A side point refers to the methodology of our repeated reference to Billboard, justified by their consistent intuitive accuracy as evidenced here. They make their share of mistakes—over-rating as well as under-rating—but with perceptive objectivity the staff seems to have had Presley's talent and its potential direction pretty well tabbed from the start. This trade magazine was backed up in its estimate of Presley by the opinions of c&w DJs, who voted him number eight among the list of most promising new c&w singers—essentially on the strength of these two singles. In addition to the recording sessions Presley had been touring the country circuit in the Fall of 1954 as "The Hillbilly Cat," and had been invited to appear at the annual c&w DJs convention in Nashville. As his reputation in the c&w field began to be established, Presley joined the company of "Louisiana Hayride." He soon became one of the featured stars of this travelling country show, together with names like Slim Whitman, Red Sovine and Jim Reeves. Early in 1955 Sun Records released another disk, "Milkcow Blues Boogie," backed with "You're a Heartbreaker." The review again tabs Presley as a big potential hit maker.

"Presley continues to impress with each release as one of the slickest talents to come up in the country field in a long, long time. Item here is based on some of the best folk blues. The guy sells all the way ... Here Presley tackles the rhythmic material for a slick country-style reading."

Through most of 1955 Presley made the c&w circuit on tour, punctuating the year by releases under the direction of Sam Phillips, president of Sun Records. Not that these tunes were without incident. With the proceeds from new success, Presley bought a pink Cadillac, which served as transportation for him and some sidemen on the road. This capital investment was involved in one of the few setbacks of his career.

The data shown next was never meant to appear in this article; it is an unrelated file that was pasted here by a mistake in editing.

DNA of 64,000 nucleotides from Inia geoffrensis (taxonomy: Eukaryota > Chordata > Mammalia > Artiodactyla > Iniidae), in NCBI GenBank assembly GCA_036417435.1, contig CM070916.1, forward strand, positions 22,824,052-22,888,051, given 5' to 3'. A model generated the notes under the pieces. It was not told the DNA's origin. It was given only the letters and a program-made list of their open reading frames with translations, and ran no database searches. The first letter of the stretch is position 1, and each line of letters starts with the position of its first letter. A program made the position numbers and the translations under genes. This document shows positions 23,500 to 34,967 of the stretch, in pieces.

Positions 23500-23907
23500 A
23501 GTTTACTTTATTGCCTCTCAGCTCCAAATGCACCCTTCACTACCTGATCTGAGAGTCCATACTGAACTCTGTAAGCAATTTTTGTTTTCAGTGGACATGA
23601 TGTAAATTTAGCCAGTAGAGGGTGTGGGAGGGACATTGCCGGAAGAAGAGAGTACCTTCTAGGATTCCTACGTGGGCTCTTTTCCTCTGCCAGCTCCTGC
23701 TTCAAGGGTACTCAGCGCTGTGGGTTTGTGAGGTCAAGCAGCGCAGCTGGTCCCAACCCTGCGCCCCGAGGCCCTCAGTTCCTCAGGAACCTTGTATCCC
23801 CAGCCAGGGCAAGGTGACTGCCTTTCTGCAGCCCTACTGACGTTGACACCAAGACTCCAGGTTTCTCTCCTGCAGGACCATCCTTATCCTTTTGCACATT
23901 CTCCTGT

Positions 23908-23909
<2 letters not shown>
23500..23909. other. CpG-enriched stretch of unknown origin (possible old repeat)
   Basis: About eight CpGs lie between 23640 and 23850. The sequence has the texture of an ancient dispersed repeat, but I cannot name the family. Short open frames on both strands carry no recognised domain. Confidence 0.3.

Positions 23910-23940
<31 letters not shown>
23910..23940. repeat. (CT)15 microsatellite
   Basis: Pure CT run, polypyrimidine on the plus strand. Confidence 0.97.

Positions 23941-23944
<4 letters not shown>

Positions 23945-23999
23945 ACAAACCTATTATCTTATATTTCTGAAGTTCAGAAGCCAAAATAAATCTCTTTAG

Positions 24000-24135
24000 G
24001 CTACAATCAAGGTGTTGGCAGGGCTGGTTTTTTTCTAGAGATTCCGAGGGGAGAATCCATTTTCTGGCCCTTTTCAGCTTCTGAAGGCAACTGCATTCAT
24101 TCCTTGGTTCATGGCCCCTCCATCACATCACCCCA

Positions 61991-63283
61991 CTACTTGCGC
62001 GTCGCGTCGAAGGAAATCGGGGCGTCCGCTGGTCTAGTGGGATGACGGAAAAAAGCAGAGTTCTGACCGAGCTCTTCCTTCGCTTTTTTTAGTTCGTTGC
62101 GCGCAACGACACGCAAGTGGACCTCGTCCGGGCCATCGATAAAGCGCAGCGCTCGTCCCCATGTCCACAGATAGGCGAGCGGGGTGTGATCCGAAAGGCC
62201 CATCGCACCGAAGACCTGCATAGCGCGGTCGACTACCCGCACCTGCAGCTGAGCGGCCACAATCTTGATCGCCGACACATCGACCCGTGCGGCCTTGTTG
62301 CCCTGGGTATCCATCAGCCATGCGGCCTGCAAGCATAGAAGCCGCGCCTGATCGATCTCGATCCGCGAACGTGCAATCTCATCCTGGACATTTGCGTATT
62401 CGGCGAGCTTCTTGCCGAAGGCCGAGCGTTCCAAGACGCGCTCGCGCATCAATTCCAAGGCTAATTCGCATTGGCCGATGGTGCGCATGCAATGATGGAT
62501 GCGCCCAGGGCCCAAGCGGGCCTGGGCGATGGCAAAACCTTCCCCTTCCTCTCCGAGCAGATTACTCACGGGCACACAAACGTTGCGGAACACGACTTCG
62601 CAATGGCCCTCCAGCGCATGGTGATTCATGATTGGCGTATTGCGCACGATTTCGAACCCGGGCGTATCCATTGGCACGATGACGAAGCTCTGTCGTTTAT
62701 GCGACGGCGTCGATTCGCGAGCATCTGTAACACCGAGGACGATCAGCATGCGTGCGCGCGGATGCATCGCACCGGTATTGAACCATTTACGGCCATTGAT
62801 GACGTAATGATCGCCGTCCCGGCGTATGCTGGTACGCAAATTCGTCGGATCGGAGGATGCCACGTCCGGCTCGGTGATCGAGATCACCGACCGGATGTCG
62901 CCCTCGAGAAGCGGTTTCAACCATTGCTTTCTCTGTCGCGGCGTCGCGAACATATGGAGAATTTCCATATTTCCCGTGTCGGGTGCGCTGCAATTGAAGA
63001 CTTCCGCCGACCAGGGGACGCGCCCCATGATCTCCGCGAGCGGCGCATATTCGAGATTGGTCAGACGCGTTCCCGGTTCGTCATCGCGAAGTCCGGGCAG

"Elvis Presley saw red early last week when flames devoured his pretty pink Cadillac on the road between Hope and Texarkana, Ark. A brake lining caught fire and before the flame could be doused, the vehicle went up in smoke. Presley and his boys escaped injury and all instruments were saved."

Two of Presley's records cut during this period are worthy of mention. "Baby Let's Play House" backed with "I'm Left, You're Right, She's Gone" (Sun 217), was released May 14, 1955. "Baby" was listed as a Billboard "Best Buy" a couple of issues later, with these comments:

"In the past few weeks, various Southern territories have been seeing nice action with this disk. After a strong kick-off in the Memphis area, it has begun to sell well in Houston, Dallas, New Orleans, and Nashville and is moving out now in Richmond, St. Louis and the Carolinas."

Another Presley disk, again with a typical c&w title, was "I Forgot to Remember to Forget" backed with "Mystery Train" (Sun 223), which began to draw strong reviews as a "splendid coupling, with the guitar (on the flip) outstanding." These records are important because they show Presley breaking onto the national c&w charts. "Baby" became the number ten best selling c&w single for the week of August 6, 1955, although it didn't manage to climb any higher. Both "I Forgot" and "Mystery Train" hit the charts too—another indication of the two-sided hit pattern that Presley would establish later.